(The Tesla Supercharger network of 12,888 chargers at 1,441 stations across North America provides a major, high tech support for clean energy drivers. Image source: Tesla.)

For Tesla we have the nearby Rio Supercharger which provides up to 120 kW charging at 12 stalls. Such chargers are about 1.5 to 2.5 times faster than the other fast chargers. And soon these chargers will be upgraded to the version 3 — which is rated at 250 kW. It’s worth noting that I couldn’t use this Supercharging station while ridesharing. However, fair use would let me Supercharge my clean energy vehicle 1-2 times per week here at the going rate of 28 to 32 cents per kilowatt. About 40 percent less than gas. Impressive, most impressive!

It’s worth noting that different vehicles are charged by different plugs. And, in total there are at least five plugs available. So any electric vehicle will probably need adapters to access the wider EV charging network. In general, though, most non Tesla vehicles can access non Tesla fast chargers without an adaptor. With an adaptor, Teslas can access both Superchargers and Fast Chargers while non Teslas cannot access the vast Supercharger network.

Overall, there are good charging options in my area. But the most potentially versatile EV for charging, among Bolt, Leaf, Model 3, Kona and Niro is again the Model 3. So it looks like we have a front-runner here.

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Thanks for joining me again! I hope this most recent blog was helpful and informative to you. If it was, please share widely! In addition, if you are interested in participating in clean rideshare to help fight climate change please consider using my Uber referral code ROBERTF3028UE. For the next blog, I’ll be making a big announcement. Hope to see you then!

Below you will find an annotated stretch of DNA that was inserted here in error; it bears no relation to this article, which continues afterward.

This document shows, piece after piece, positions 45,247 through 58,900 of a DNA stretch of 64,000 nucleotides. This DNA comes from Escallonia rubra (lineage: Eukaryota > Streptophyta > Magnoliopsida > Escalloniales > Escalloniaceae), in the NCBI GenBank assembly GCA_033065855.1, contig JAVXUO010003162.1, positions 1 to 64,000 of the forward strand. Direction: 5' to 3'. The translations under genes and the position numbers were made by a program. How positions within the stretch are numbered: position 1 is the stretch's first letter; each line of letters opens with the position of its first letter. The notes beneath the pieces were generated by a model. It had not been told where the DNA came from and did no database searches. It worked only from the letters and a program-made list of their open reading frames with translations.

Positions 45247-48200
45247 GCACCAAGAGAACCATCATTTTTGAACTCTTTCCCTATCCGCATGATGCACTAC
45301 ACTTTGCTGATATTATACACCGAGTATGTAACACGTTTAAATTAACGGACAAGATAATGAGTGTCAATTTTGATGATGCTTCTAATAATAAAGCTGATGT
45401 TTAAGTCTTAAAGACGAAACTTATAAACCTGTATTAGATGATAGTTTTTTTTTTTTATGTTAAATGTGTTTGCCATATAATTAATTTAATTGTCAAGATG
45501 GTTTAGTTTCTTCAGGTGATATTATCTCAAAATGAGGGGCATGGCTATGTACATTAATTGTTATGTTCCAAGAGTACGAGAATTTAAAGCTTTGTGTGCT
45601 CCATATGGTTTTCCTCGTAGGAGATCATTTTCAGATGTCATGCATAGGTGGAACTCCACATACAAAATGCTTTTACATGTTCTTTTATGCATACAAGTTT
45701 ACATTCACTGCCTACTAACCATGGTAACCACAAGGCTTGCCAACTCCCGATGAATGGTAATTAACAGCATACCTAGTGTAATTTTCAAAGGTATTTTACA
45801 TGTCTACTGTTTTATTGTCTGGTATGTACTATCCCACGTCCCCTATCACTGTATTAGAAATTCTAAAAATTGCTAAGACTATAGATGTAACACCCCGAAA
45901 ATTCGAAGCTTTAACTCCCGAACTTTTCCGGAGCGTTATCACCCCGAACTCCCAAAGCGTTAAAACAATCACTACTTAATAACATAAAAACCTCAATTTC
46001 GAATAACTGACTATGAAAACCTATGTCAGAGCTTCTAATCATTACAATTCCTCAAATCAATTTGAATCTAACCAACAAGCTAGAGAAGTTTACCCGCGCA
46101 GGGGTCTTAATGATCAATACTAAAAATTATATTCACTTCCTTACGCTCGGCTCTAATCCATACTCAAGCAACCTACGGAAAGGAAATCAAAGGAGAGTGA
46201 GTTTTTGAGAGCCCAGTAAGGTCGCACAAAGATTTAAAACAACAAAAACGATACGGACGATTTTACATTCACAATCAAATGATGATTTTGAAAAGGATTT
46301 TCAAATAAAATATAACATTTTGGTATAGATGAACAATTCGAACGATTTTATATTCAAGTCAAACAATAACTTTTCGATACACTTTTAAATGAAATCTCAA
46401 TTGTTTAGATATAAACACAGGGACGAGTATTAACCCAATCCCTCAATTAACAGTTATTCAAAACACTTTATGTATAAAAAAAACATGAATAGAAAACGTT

Which Clean Energy Vehicle is Best for Rideshare?

More than 1 billion… That’s how many carbon spewing internal combustion engine vehicles presently operate on the road today. Approximately 2.6 billion — that’s how many tons of carbon the use of this ground transport spews into the atmosphere each year (see also).

We’re Well Behind the 8-Ball on Climate Change — So What to Do?

Simply transforming this system to electrified transport would remove roughly half of these heat-trapping emissions. Emissions that are, even now, worsening our weather, melting our glaciers, warming our world, displacing hundreds of thousands of people, and threatening the emergence of a Hothouse Earth. And 90 percent or more of vehicle based carbon emission could be removed by linking electric vehicles to clean energy generation sources like wind and solar.

hothouse earth

(Tipping into a hothouse Earth state will happen if we keep burning fossil fuels. Individual and group action is now needed to prevent this catastrophe. Image source: The Potsdam Institute.)

Doing this would provide a big step forward in addressing the climate crisis. It would help to peak carbon emissions early on a global scale. It would provide the needed energy storage production for transforming the larger energy system. And it would prove to the world that we do not need to sacrifice quality of life or life-saving technologies in order to clean up our act.

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Welcome to the second installment of Extreme Clean — my personal journey to cut my carbon emissions to zero and to multiply my clean energy footprint by sharing it with others. I hope you will join me in this much-needed endeavor.